Galaxies abound: Here’s what shines in this new image by NASA’s Hubble Space Telescope

The Hubble Space Telescope has revolutionized astronomy since its deployment in 1990. The telescope, which has a crystal-clear perspective of the universe and is far above rain clouds, light pollution and atmospheric distortions, has taken some stunning pictures of the most distant stars. As well as the planets in our solar system. A new image from the telescope reveals a fascinating spiral galaxy named Caldwell 5. This galaxy is about 11 million light years away from Earth. The image is notable for the galaxy’s well-defined star arms extending from its yellow center.

At the center of the Milky Way is an active star nursery capable of producing thousands of stars over a few million years.

Take a look at the image here:

Interconnected tendencies of hot gas and dust in breathtaking arms around a luminous core of stars can be seen in this gleaming, face-to-face image of the heart of the Milky Way. This core is a type of region known as an H II nucleus, which is the ionized region of atomic hydrogen. Thousands of stars can form in these intense birthplaces of stars over the course of a few million years. Each young, extremely hot blue star produces ultraviolet light, which further ionizes the gas around it, states A NASA blog post.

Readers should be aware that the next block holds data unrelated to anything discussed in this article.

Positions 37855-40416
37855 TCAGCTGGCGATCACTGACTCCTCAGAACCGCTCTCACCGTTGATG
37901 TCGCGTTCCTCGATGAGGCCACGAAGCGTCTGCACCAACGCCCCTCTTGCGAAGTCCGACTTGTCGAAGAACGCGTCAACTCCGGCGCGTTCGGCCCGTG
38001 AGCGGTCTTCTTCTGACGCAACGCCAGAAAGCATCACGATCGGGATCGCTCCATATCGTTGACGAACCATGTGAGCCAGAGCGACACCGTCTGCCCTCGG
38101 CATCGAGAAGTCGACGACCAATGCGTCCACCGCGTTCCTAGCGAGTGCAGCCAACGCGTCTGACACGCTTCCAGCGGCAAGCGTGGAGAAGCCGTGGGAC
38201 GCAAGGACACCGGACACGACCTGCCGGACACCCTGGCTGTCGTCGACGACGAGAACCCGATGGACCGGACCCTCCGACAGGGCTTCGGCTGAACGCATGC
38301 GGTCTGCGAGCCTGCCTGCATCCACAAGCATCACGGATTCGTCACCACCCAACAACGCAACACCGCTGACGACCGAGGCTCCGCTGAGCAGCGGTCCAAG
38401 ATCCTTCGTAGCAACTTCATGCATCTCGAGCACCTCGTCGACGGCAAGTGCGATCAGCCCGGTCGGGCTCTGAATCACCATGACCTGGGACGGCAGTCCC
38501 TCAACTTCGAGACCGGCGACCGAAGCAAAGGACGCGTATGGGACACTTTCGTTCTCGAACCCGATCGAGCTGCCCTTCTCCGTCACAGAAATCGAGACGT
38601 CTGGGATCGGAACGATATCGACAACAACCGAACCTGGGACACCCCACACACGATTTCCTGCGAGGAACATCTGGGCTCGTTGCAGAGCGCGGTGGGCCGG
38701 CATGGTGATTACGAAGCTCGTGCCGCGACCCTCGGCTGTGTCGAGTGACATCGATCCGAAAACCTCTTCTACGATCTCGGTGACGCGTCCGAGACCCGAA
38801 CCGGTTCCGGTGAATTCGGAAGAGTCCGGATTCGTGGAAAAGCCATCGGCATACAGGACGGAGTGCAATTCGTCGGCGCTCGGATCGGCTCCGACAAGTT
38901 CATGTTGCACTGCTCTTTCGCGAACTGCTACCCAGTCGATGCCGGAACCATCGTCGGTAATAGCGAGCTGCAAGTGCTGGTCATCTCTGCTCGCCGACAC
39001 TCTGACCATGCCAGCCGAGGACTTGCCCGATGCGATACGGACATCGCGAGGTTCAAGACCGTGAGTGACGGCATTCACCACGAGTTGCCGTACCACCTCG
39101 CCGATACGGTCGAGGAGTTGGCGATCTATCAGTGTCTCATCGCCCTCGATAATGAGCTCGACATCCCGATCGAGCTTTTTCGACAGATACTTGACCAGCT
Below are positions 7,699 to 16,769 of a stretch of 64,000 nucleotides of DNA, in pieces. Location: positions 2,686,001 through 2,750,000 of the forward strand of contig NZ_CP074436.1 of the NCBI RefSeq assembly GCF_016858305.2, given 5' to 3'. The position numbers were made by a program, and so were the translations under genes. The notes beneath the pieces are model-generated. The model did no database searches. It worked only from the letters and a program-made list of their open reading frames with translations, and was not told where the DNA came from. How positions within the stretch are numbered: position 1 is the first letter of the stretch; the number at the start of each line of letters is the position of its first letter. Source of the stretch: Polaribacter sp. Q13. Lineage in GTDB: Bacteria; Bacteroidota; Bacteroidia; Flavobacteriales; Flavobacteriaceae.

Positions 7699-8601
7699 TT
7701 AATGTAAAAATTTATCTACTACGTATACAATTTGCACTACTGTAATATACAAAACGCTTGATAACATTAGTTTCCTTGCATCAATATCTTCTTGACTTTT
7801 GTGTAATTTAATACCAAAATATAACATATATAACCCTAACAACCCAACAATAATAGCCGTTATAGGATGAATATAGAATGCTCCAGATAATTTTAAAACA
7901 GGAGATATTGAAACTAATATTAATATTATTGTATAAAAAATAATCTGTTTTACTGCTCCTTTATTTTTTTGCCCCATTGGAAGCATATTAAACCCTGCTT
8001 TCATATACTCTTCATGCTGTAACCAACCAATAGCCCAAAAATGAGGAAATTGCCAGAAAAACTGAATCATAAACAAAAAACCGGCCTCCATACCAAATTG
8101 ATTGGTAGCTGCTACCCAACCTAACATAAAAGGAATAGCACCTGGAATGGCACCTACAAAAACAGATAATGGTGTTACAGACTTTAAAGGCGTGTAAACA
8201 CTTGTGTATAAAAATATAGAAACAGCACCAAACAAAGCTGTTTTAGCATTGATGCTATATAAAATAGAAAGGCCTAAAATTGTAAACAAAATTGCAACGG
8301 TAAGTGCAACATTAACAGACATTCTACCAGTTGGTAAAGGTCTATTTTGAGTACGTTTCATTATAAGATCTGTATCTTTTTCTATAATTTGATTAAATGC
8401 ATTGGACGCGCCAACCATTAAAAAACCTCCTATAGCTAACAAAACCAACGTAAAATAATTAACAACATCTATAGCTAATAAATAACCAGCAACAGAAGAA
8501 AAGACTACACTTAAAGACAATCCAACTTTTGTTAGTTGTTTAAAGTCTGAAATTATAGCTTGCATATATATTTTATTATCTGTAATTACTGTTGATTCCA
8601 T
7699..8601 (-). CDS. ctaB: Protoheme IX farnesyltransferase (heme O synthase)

Caldwell 5, despite its reasonably bright 8.4 magnitude, doesn’t stand out in the sky. It is visible towards the equator of the Milky Way’s pearl disk, which is covered with thick cosmic gas, dark dust and bright stars. As a result, astronomers must stare into light-years of space full of visible obstructions to understand the complexities of the Milky Way. So, Caldwell 5 is also known as Hidden Galaxy.

Caldwell 5 would be one of the brightest galaxies in our sky if it were not hidden by so much interstellar matter. It is a small galaxy, about 50,000 light-years and billions of years old.

Caldwell 5 was discovered in the early 1890s by British amateur astronomer William Frederick Denning. states NASA. Located in the constellation Camelopardalis, Caldwell 5 is best viewed between late autumn and early winter in the Northern Hemisphere. Only people living near the equator in the Southern Hemisphere can see it low in the northern sky in late spring or early summer.

The Hidden Galaxy, as its name suggests, can be difficult to spot, especially if the sky is light-polluted or slightly foggy or hazy.

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